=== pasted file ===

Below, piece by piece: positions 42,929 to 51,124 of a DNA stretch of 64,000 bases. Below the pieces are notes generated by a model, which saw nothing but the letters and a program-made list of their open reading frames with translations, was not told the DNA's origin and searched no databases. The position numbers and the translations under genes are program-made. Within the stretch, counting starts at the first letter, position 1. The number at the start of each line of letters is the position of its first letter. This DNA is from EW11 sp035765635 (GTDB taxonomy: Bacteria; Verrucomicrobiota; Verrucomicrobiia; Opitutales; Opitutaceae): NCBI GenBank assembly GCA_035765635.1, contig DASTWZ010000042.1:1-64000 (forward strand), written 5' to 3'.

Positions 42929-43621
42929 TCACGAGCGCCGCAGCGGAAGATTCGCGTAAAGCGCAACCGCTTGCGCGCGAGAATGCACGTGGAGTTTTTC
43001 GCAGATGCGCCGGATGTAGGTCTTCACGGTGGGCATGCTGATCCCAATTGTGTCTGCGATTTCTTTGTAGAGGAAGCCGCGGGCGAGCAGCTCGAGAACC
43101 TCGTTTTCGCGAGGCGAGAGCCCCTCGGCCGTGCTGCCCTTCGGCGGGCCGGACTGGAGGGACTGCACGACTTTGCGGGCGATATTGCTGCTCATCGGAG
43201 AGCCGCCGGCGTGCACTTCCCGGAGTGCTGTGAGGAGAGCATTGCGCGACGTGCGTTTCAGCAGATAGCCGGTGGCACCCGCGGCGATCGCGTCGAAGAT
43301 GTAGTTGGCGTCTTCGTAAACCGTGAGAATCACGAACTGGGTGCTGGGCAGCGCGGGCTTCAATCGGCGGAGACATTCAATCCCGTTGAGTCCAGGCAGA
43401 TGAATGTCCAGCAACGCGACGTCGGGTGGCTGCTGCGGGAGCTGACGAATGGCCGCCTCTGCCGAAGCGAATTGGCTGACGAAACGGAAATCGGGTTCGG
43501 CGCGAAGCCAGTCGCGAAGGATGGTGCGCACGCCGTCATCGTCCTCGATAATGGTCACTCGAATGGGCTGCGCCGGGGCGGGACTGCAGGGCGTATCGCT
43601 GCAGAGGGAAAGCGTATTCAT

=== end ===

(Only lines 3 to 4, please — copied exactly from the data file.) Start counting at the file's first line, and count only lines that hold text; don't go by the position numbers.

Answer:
42929 TCACGAGCGCCGCAGCGGAAGATTCGCGTAAAGCGCAACCGCTTGCGCGCGAGAATGCACGTGGAGTTTTTC
43001 GCAGATGCGCCGGATGTAGGTCTTCACGGTGGGCATGCTGATCCCAATTGTGTCTGCGATTTCTTTGTAGAGGAAGCCGCGGGCGAGCAGCTCGAGAACC